Tempo Law

For a more modern example, equipment is generally poor because it’s a turn where you don’t do anything. A maxed-out Opaline Bracers on turn 4 may sound nice, but if your opponent is attacking for five and playing another guy, you didn’t really do anything. Sure, in the late game your guys are demi-gods, but getting there will be a serious feat. God help you if your next creature you play gets bounced or killed. You’ll be so far behind you’ll start the next game at fifteen life. Speaking of modern examples, let’s examine one of the most potent tempo cards available in Champions of Kamigawa for a moment and see where it can be applied.

Tempo is interesting. I like magic theory. I wanted to write.

These are the only reasons I can give you on why this article exists. I can’t match the deftness of Flores or EDT on this stuff, but hopefully I can contribute something from my take on the whole affair. Tempo is a crazy useful concept to understand and apply, yet I see a lot of people – experienced people even – miss out on opportunities or simply misunderstand what tempo is. Maybe this piece will help clarify some of the gray areas for those who just haven’t quite integrated the concept yet.

For me, tempo is hard to truly define. Instead what I’ve done is create three rules to help recognize the existence of it in a game. They are:

Rule #1: Tempo isn’t card advantage, although they have similar effects in the short term.

Rule #2: All tempo advantage is lost over time.

Rule #3: Tempo is meaningless without some way to exploit it.

Now that all the preamble is out of the way, we can get to it.

How exactly does tempo work? Essentially, tempo is the description of the process of having more threats out than your opponent. One could differentiate between proactive and reactive, but they end up at the same place, that of you having a more developed board. Tempo doesn’t refer to being faster than someone; rather it represents having more time to play stuff, or them less.

Rule #1: Tempo isn’t card advantage, although they have similar effects in the short term

Cards and opportunities for tempo exist all over the place, but generally aren’t worth it, or at least not worth it consistently. Blame affinity or blame Wizards making cards that aren’t so exploitive in this domain. However, for the purposes of this piece, we’ll examine one of the first and best tempo cards ever made:

Man O’ War 2U

Summon Jellyfish


When Man-o’-War comes into play, return target creature to its owner?s hand.

This guy was great in Limited because he was a threat and tempo rolled into one. As rule #3 implies above, if you aren’t doing threatening things while having tempo, it ain’t worth much. Let’s say you played a bear on turn 2, Man O’ War their first blocker on turn 3 and did it again with another Man O’ War on turn 4. That’s phenomenal tempo. They have (essentially) only laid lands while you play threat after threat. That’s like multiple Time Walks.

The card advantage-esque aspects can only be explained if we examine why card advantage is so useful. This is probably pretty intuitive, so I won’t go into too much detail, but essentially, every card is a threat or answer. Drawing more threats means you’ll win faster, drawing more answers keeps you alive longer, etc. All else being equal, whoever draws more cards will win.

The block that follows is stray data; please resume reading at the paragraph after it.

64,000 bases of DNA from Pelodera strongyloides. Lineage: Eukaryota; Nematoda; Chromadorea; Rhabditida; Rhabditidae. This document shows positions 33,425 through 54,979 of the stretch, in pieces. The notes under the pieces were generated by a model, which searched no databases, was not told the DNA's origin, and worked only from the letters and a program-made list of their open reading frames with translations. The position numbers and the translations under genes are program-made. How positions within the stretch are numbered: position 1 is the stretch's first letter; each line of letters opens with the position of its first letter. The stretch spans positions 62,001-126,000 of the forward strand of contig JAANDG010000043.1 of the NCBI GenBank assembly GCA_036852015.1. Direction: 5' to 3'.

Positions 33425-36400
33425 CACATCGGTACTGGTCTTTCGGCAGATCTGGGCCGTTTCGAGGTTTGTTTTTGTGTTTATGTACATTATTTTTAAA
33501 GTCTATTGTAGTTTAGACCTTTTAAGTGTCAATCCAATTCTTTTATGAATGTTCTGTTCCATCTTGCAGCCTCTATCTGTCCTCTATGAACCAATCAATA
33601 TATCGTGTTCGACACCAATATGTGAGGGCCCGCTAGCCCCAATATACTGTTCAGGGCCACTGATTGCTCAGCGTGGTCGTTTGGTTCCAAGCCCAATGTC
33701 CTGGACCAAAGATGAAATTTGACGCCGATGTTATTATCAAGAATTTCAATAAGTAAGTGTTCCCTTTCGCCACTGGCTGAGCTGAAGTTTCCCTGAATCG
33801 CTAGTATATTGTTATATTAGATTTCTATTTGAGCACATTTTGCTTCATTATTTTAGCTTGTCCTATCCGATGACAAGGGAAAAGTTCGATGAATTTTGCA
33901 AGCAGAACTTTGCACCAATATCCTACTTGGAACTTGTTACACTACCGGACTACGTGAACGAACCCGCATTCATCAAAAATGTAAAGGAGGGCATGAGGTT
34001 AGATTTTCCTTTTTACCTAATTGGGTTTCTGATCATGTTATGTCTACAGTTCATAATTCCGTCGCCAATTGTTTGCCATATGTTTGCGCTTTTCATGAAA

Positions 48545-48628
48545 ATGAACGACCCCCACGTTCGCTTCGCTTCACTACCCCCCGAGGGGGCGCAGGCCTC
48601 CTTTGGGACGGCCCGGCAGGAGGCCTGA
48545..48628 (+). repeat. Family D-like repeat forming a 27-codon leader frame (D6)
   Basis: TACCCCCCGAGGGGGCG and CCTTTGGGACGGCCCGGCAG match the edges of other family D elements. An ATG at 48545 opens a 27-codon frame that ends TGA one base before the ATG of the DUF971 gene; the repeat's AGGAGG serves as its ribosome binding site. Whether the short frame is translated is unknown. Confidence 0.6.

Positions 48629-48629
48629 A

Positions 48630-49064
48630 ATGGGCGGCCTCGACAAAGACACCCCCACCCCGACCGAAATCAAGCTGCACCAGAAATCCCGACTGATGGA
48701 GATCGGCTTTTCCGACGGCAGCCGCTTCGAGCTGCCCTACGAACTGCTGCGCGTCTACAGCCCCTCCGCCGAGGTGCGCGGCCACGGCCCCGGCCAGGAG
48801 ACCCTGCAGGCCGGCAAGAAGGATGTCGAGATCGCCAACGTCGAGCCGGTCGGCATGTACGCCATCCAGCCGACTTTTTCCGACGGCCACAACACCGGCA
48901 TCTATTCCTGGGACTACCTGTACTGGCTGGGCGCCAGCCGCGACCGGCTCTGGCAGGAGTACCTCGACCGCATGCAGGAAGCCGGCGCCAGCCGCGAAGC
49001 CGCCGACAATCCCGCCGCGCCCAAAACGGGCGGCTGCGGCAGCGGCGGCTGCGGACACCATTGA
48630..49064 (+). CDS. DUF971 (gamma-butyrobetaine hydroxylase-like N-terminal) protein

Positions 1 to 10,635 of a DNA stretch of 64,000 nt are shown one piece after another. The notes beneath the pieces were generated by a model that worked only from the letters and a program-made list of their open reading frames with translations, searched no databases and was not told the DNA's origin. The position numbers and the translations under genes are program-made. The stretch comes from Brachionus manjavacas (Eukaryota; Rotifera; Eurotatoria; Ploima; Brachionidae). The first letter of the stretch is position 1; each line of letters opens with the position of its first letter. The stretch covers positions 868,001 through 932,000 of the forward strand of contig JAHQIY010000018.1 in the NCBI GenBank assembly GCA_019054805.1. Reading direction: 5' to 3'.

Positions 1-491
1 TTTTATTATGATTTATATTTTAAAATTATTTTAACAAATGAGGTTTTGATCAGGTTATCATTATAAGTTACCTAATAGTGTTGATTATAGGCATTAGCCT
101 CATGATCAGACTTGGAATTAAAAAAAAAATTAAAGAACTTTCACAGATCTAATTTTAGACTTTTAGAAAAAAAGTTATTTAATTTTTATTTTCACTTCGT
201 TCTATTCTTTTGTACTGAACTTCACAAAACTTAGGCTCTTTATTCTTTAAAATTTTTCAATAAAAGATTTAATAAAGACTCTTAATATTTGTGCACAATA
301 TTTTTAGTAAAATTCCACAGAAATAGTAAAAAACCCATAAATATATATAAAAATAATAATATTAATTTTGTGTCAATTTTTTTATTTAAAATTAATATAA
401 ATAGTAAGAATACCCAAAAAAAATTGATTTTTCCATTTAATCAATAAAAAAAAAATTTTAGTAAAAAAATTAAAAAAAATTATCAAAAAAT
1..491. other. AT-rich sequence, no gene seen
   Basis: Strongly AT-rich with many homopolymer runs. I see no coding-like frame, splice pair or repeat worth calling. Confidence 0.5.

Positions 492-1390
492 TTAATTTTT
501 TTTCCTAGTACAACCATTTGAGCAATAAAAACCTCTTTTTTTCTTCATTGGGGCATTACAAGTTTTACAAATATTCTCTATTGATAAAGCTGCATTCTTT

The similarities of card advantage to tempo exist with production of threats. If you have five creatures out to their two, it sure looks like you cast Ancestral Recall. Whether those missing creatures from your opponent are in their hand or still in their deck is pretty irrelevant. Bet on the guy with five creatures out.

Ss we can see, tempo has a lot of power. Mimicking power 9 cards seems good, I believe. But it’s not all peaches and cream. Rules 2 and 3 illustrate the flaws associated with this potentially amazing plan.

Rule #2: All tempo advantage is lost over time.

This seems obvious if you think about it, but it’s a big barrier to the inclusion of a lot of tempo cards. Essentially, the later the game is, the worse tempo is. That’s because everyone’s mana is so developed that they can play every threat they draw or have in their hand, always. Man O’ War is still fine if there’s an Empyrial Armor on something, but otherwise on turn 20 it’s fairly mediocre. Bouncing a key blocker is nice, but that’s just removal. Playing it for tempo i.e. to stunt their growth is a wasted effort when they have ten lands out. Tempo is early game, when everyone is short on mana and development. The longer things continue, the worse pure tempo cards are (although as mentioned, there’s still uses for card advantage or temporary removal).

Rule #3: Tempo is meaningless without some way to exploit it.

We’ve all read articles on this subject. Some authors illustrate their points talking about card advantage, or mana, or time, or whatever. These are all valid of course, but I prefer threats. It’s how I think when I’m in the game.

In that regard, tempo is all about maximizing threat. In the jellyfish example above, it was such a great start because it involved a succession of threats. For a more modern example, equipment is generally poor because it’s a turn where you don’t do anything. A maxed-out Opaline Bracers on turn 4 may sound nice, but if your opponent is attacking for five and playing another guy, you didn’t really do anything. Sure, in the late game your guys are demi-gods, but getting there will be a serious feat. God help you if your next creature you play gets bounced or killed. You’ll be so far behind you’ll start the next game at fifteen life.

Let’s look at a potentially great tempo card out of Champions: Yosei, The Morning Star:

Yosei, the Morning Star – 4WW

Legendary Creature – Dragon Spirit


When Yosei, the Morning Star is put into a graveyard from play, target player skips his or her next untap step. Tap up to five target permanents that player controls.


Is this guy a bomb in Limited? Hell yes. If all it did was fly, dayenu. But it certainly has a very interesting death ability. Assuming you have some threats in play, it’s a great when it’s alive and worth a Soulblast when dead. At the very least, it buys you a turn. But more likely, it will tap a couple blockers and a few lands for the turn. It’s tempo in the purest form. There’s no long-lasting advantage – your opponent will eventually untap. But you get an extra attack step, an extra main phase to play more threats etc. It’s great, and I’m going to go out on a limb here and recommend picking it fairly highly if you open it and are White. I sure take the tough positions, huh?